How did Mai Lee’s menu change, or did it change at all?

The menu was 200-items big already and mom actually added items. But still, a bowl of pho and a spring roll is $15 and you’re out the door.

How important is it for the owner to be present at the restaurant?

To me, it’s very important. The owner creates the soul of a restaurant, what distinguishes the independents from the chain places. A good owner brings a uniqueness, a warmth… The staff picks up and emulates the hospitality vibe, which is what turns an everyday restaurant into a great restaurant. Presence is what gives you a cult following, it’s what gives you longevity.

You now have two restaurants. How does that work?

Nudo is my thing. My partner, Marie-Anne [Velasco], is a great chef. She has a great smile; she’s warm; she’s welcoming. She’s the face of it. Nudo is a philosophy-driven restaurant, and Marie-Ann understands that. People may go there looking for me, but if I’m not there the philosophy still is. That one comes right out of the Danny Meyer handbook. I plan to be at one place or the other, but Marie-Anne speaks five languages—German, Spanish, Tagala, French, and English. So I’m very comfortable with her in charge.

Are there more Mai Lee locations planned?

Nudo was originally the fast-casual version of Mai Lee, but scaled way back and with a ramen element. Marie-Anne has systematized the recipes, so Nudo can be easily replicated.

How long has Nudo House been in the planning stages?

Three years. We were making good ramen, but it was missing some element. There are so many variations that we had to dial into what we liked and how to get there. We could have opened a while ago but the ramen wasn’t there yet. That’s when we sought out chef [Shigetoshi “Jack” ] Nakamura, one of the world’s great ramen masters. We spent days with him refining our vision.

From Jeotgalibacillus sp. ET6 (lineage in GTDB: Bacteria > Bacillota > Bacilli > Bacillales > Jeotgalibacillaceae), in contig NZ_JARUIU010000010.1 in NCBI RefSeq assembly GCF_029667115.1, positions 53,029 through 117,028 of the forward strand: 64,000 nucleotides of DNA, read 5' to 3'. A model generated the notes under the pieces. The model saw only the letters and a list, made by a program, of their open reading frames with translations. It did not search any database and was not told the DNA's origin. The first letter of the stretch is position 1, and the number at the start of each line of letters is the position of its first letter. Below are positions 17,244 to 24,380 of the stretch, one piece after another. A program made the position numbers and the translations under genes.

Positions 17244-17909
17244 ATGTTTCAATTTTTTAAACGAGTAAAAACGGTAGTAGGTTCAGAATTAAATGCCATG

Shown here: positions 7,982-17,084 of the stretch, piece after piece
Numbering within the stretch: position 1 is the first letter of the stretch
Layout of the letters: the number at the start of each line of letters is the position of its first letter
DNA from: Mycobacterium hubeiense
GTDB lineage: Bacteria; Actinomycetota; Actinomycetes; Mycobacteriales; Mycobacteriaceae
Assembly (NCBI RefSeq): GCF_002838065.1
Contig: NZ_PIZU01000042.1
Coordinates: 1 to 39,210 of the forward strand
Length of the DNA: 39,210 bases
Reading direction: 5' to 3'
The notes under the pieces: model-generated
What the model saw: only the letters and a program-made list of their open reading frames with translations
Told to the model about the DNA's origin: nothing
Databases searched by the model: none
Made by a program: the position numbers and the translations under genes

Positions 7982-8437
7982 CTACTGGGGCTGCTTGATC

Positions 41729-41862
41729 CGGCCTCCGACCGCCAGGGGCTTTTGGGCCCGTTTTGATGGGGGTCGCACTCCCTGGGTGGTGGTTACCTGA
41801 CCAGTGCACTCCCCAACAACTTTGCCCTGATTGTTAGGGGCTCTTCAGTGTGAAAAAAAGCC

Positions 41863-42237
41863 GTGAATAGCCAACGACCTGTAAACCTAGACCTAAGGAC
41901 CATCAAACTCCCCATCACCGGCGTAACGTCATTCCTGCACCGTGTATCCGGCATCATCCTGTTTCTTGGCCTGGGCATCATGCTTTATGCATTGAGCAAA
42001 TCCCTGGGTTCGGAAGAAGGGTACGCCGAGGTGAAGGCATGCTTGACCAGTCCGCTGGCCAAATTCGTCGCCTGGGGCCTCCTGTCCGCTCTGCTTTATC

Would it have been better to be the first ramen shop in town?

I’d rather be the best than the first. What would I have been the first of, anyway? I didn’t create ramen.

Why choose Creve Coeur for Nudo, rather than one of the hipster enclaves?

St. Louis has great independent restaurants from the central corridor south into the city, but not so much north and west. Creve Coeur is an unserved market, cheaper than the rest of West County, and a third of Mai Lee’s business comes from that direction anyway. The Dierbergs in our center is their busiest one. There are lines every day for lunch at Pei Wei and Jimmy John’s. Putting Nudo there wasn’t a hard decision, especially since we’re doing something completely different.

How is the concept different than other ramen shops?

Like pho, ramen is regional. Out of the hundreds of styles, the one I prefer is simple and gets right to the point. At Nudo, you won’t see an assortment of toppings—four to five of the classics and we’re done. The broths are rich and unctuous, but not overly so, as so many are. We want it to be the best bowl of ramen in town, and I hope it competes with the best in the country.

Describe the types of ramen and why you chose them.

Tonkotsu ramen with soy-braised pork; spicy Miso-style ramen, made with ground pork, because that’s the way I like it; a veggie ramen, with an deep, meaty flavor from soy-braised King Oyster mushrooms; and a traditional chicken version with a rich broth made from schmaltz, rendered chicken fat. In Japan, it’s called paitan ramen. We could call ours Creve Coeur ramen.

And the noodle component?

Noodle-making is an art, and ramen noodles are more involved than spaghetti or lo mein. We sampled hundreds of noodles, and Sun Noodle makes the best one. Case closed.

What’s on the menu besides ramen?

We took the most popular items from Mai Lee and repeated them at Nudo. We’re told we have the best crab Rangoon in town. Done. We’ll do a fresh spring roll with braised pork meat. The Nudo Salad is a variation of Mai Lee’s green papaya salad. Our kimchi, which is pickled rather than fermented. Pho, of course, and different banh mis, plus a dip sandwich we’re calling the Pho Dip. Soft-serve ice cream: flavors like coconut, lychee, passionfruit, durian. And a Filipino noodle dish, because Marie-Anne is from the Philippines.